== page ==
findings on the composition and delivery of effective warning messages, especially with regard to the importance of delivering a consistent and clear message when there are multiple information sources. A range of remedies is discussed in the report, from harmonizing message content to changing the organizational structure, such as merging the centers.

Previous reports have called for a national tsunami risk assessment to allocate funding based on the number of people, their vulnerability, or economic assets at risk. The committee endorses this concept and finds that progress is slow toward the completion of such an assessment and is limited by several factors:

  • incomplete knowledge of tsunami sources;

  • inconsistent access to high-quality bathymetric and topographic data;

  • differences in inundation modeling approaches and choice of source parameters for the same event between states; and

  • lack of vulnerability assessments that inventory the number, type, awareness, levels of preparedness, and evacuation potential of populations in tsunami-prone areas.

This report recommends stronger NOAA and NTHMP leadership in assessing tsunami sources, developing national guidelines and metrics for creating consistent evacuation maps, identifying vulnerable populations, and inventorying and evaluating education and preparedness efforts. Also, it is important to design effective interagency exercises, use professional emergency-management standards to prepare communities, and prioritize funding based on tsunami risk.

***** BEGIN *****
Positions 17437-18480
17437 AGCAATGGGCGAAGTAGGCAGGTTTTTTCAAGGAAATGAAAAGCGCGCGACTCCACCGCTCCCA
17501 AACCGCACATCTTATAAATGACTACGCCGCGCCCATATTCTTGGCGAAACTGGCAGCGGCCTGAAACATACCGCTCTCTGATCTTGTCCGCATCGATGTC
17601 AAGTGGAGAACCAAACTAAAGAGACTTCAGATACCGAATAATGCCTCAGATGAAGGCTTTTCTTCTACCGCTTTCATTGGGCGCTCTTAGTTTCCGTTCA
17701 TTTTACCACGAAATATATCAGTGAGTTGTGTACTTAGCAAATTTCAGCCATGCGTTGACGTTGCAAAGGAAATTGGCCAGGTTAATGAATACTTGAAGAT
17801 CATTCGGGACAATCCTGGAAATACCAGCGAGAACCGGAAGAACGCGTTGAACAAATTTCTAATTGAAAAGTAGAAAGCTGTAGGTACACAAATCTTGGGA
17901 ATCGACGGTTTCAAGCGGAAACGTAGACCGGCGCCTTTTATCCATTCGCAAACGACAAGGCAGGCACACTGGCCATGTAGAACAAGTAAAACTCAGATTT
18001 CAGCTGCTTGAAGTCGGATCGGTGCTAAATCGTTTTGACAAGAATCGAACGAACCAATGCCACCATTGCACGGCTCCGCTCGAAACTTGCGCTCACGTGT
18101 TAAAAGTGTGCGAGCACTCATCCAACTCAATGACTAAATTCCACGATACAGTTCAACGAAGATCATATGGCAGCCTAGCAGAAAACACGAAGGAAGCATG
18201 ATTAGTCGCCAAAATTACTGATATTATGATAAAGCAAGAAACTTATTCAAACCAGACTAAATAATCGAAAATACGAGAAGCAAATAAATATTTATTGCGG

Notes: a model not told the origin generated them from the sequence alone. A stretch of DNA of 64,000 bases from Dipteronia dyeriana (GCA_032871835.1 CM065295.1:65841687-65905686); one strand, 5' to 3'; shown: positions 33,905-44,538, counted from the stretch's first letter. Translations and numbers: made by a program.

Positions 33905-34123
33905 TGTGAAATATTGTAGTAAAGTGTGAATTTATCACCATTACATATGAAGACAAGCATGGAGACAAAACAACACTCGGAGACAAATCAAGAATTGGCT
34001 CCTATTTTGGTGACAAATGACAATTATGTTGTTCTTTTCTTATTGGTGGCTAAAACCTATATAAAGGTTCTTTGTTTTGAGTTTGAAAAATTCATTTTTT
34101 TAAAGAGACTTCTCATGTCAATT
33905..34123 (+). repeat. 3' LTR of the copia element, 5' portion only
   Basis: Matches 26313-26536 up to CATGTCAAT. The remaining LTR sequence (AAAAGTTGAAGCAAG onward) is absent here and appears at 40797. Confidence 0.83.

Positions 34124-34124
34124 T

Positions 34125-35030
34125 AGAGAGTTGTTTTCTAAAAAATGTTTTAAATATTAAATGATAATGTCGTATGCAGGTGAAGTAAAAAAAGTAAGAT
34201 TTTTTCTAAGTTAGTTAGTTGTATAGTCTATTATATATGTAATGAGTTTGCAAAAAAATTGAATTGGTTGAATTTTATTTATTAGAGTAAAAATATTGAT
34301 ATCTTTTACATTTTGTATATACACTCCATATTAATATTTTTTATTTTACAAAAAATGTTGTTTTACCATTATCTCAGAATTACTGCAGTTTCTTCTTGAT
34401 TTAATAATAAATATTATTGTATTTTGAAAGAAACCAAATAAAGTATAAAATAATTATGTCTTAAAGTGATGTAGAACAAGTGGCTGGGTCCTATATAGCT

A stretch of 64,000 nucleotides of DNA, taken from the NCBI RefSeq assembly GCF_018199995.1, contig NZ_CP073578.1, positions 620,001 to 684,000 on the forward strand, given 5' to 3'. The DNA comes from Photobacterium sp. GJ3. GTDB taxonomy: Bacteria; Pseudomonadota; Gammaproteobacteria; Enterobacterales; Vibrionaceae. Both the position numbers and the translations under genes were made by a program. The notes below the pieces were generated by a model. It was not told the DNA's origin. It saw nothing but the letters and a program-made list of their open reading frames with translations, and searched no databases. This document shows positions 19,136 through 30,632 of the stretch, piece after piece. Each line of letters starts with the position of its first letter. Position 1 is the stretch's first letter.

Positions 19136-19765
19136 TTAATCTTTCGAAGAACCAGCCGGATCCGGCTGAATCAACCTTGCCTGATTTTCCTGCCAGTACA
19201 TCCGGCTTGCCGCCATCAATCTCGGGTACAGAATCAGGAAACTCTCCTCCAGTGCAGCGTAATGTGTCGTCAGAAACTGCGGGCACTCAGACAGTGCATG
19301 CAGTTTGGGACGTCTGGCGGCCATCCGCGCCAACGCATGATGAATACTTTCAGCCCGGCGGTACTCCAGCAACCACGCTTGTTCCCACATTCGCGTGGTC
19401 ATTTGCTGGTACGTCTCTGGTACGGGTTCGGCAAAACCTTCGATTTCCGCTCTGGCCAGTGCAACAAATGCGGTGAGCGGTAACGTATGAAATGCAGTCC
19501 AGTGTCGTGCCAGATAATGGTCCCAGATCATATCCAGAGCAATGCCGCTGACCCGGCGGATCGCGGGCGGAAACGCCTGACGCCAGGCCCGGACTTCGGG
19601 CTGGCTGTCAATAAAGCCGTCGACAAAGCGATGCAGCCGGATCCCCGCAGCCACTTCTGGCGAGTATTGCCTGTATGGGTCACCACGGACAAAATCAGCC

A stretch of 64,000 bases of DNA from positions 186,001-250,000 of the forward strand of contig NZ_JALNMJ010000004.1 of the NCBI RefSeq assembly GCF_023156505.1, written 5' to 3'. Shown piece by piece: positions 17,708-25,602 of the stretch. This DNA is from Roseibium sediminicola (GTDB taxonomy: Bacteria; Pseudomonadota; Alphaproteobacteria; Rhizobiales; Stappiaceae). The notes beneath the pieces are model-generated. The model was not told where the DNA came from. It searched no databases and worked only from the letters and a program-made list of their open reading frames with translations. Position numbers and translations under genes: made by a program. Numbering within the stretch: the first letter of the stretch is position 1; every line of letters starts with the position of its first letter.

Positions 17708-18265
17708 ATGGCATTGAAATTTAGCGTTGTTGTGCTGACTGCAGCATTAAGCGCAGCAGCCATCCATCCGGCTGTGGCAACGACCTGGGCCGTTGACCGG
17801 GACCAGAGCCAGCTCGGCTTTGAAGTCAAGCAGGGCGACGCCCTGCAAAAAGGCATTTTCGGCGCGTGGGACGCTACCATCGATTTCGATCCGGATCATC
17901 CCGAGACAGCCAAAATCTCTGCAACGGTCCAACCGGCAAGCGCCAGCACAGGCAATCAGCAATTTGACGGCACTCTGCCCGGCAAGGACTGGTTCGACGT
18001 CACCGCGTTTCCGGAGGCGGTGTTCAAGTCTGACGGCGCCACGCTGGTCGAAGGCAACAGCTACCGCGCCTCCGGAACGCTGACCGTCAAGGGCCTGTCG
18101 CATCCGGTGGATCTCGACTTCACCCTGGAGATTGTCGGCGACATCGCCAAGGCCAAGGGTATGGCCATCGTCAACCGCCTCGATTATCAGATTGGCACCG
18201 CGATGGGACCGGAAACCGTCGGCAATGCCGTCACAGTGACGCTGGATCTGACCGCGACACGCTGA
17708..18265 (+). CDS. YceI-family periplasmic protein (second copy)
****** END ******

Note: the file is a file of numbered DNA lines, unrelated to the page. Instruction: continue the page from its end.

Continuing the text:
In addition, the report describes areas of research and development that would improve tsunami education, preparation, and detection:

  • metrics to assess progress in education and preparedness efforts;

  • inundation and forecast models that include an open validation and accreditation process, as well as post-event data validation;

  • improved reliability, station coverage, and operations of the newly deployed DART network;

  • periodic and comprehensive vulnerability assessments;

  • coordination for post-tsunami event reconnaissance; and

  • new tsunami detection techniques and analysis.

Regular, independent scientific review of the various elements of the tsunami program would be valuable in identifying and addressing research needs and in ensuring the effective implementation of new technologies and protocols.

Minimizing future losses to the nation from tsunamis requires persistent progress across the broad spectrum of efforts the report reviews: risk assessment, public education, government coordination, detection and forecasting, and warning-center operations. Sustained efforts in all these areas will be needed for communities to prepare for an event that may occur years to decades in the future, but only affords minutes or hours for people to respond.



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